Investigation of the reaction of OH and CO to form H and CO₂ by photoelectron-photofragment coincidence spectroscopy in a cryogenic ion beam trap
- Author(s): Johnson, Christopher Joseph
- et al.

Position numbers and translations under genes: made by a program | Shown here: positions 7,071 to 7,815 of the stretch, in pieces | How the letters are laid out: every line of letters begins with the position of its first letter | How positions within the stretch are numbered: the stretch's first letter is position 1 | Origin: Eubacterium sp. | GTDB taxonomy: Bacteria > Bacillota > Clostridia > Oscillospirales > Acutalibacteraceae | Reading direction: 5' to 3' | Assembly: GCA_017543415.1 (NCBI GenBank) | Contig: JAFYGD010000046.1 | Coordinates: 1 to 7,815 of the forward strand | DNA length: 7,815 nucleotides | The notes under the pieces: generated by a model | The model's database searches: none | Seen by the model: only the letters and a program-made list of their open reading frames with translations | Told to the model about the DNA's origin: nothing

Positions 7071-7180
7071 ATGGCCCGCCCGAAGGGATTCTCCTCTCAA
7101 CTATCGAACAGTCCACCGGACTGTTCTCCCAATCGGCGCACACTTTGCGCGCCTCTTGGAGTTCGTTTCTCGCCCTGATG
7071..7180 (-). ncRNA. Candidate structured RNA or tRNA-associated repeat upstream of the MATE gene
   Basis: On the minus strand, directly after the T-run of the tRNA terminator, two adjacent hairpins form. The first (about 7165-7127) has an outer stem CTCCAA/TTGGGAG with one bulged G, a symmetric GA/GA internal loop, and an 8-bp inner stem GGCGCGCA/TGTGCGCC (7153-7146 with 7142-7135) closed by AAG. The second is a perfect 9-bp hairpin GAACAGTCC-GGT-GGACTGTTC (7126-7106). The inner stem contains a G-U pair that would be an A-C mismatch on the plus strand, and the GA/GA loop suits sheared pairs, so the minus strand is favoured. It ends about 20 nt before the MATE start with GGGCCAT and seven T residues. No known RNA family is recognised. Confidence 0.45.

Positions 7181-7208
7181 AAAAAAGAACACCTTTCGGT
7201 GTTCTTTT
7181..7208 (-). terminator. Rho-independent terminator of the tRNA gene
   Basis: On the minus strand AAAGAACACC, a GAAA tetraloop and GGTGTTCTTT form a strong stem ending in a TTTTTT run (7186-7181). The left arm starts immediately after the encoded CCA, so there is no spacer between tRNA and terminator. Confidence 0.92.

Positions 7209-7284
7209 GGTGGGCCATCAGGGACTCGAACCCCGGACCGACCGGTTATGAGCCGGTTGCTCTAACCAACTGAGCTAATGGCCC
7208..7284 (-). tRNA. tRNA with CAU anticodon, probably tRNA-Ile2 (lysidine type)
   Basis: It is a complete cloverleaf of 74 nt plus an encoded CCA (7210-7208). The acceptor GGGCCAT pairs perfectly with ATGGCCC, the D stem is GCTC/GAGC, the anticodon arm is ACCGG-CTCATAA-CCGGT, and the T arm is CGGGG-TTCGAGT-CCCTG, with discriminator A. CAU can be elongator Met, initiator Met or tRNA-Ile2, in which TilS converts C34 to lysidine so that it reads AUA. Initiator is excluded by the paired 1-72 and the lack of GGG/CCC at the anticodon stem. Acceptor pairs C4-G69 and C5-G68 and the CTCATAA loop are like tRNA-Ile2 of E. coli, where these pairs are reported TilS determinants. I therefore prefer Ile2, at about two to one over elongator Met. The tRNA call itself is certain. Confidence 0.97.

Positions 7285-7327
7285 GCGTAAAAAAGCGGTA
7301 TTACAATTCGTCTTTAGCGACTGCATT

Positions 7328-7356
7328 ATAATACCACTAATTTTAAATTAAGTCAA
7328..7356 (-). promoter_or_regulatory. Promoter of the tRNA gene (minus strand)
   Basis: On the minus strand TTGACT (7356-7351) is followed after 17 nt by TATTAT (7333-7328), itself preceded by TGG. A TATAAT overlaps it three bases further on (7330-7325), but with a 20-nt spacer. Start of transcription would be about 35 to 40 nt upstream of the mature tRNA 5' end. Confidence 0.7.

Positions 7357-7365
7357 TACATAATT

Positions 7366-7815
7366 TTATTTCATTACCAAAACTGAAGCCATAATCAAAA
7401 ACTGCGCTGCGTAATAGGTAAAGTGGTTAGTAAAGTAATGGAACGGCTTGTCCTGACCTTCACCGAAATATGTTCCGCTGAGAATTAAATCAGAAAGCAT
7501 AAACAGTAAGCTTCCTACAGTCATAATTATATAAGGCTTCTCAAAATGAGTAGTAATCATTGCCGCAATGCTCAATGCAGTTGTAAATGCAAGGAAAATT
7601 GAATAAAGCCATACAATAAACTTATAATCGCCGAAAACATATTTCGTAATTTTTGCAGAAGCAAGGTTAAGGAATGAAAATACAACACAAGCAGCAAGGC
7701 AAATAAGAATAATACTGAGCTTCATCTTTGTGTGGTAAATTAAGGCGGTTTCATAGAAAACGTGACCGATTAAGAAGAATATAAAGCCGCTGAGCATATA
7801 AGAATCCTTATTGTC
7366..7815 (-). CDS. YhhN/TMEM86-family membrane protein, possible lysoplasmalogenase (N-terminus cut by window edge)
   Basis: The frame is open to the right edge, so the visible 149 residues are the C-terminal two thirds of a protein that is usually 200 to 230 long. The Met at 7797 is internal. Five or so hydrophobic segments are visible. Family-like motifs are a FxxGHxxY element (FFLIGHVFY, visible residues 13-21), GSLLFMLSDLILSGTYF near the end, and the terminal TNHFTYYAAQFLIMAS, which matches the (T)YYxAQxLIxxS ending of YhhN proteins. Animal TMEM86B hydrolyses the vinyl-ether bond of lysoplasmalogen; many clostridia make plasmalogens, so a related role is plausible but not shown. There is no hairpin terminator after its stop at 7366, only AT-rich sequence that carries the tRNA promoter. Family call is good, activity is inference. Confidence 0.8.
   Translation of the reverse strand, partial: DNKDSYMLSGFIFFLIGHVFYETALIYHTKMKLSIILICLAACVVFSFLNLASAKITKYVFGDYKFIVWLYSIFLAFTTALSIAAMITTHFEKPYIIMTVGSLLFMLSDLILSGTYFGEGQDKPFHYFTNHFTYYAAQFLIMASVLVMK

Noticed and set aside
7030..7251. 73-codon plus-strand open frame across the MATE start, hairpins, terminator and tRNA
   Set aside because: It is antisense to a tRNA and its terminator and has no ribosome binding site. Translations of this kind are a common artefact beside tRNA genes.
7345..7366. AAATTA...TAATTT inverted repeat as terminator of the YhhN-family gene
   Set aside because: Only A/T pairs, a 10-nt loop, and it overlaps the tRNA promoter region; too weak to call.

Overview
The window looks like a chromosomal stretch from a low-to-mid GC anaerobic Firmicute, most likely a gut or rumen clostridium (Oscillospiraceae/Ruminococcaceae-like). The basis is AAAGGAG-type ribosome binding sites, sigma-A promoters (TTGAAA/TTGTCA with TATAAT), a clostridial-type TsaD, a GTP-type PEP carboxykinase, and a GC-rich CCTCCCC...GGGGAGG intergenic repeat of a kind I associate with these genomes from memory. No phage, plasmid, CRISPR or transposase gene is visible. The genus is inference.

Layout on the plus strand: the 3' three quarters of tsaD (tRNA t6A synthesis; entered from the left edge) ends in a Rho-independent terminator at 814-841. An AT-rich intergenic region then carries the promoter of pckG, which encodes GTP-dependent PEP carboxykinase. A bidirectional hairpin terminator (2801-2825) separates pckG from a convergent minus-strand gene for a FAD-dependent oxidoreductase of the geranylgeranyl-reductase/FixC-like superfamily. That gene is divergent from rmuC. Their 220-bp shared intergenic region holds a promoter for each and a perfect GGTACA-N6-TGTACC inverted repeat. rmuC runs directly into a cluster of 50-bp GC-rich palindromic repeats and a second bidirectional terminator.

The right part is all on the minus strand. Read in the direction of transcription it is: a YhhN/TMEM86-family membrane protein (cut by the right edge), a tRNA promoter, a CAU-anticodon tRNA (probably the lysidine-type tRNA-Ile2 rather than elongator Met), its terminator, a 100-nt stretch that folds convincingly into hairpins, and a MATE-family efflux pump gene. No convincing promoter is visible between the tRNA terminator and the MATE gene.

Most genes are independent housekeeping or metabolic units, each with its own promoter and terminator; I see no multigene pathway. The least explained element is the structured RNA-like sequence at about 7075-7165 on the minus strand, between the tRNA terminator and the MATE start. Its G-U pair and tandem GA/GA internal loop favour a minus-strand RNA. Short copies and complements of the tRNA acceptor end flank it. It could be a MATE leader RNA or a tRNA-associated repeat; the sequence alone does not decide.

The HOCO radical plays a crucial role in a wide variety of chemical processes, including atmospheric CO₂ regulation and combustion chemistry, as an intermediate in the elementary reaction OH + CO [right arrow] H + CO₂. However , scant information exists on this species due to the difficulties in studying it. Previous photoelectron- photofragment coincidence (PPC) studies performed in this laboratory have identified key processes occurring on the HOCO potential energy surface, but are complicated by the presence of internal excitation in the precursor anions, leading to uncertainties in product energies and dynamics. To address this, a new instrument has been constructed which incorporates a cryogenically cooled linear electrostatic storage device, providing a cold source of anions for dissociative photodetachment studies by PPC spectroscopy. The enhanced resolution and well- characterized energetics provided by this instrument have allowed the fundamental energetics and processes occurring on the HOCO potential energy surface to be studied in unprecedented detail. New data shows unambiguous confirmation of the presence of tunneling in the reaction HOCO [right arrow] H + CO₂. Careful study of this product channel has led to the generation a model one-dimensional potential barrier describing this process directly from experimental tunneling data, and tunneling lifetimes over a range of relevant internal energies to be predicted. High resolution photodetachment experiments provide a reassignment of the electron affinities of both cis- and trans-HOCO and the determination of several normal mode frequencies not previously measured in the gas phase, each with the support of high-level ab initio quantum chemical calculations. Further details on the previously-unknown isomer well depths and the process of isomerization have been extracted using this information. Finally, nonresonant two-photon photodetachment studies of NO₂⁻, a species with striking electronic structure similarities to HOCO⁻, reveal a highly asymmetric angular distribution of photoelectrons. A model for reconstructing these photoelectron angular distributions is proposed, showing that interference between atomic emissions in the linear combination of atomic orbitals - molecular orbital picture is sufficient to explain the asymmetry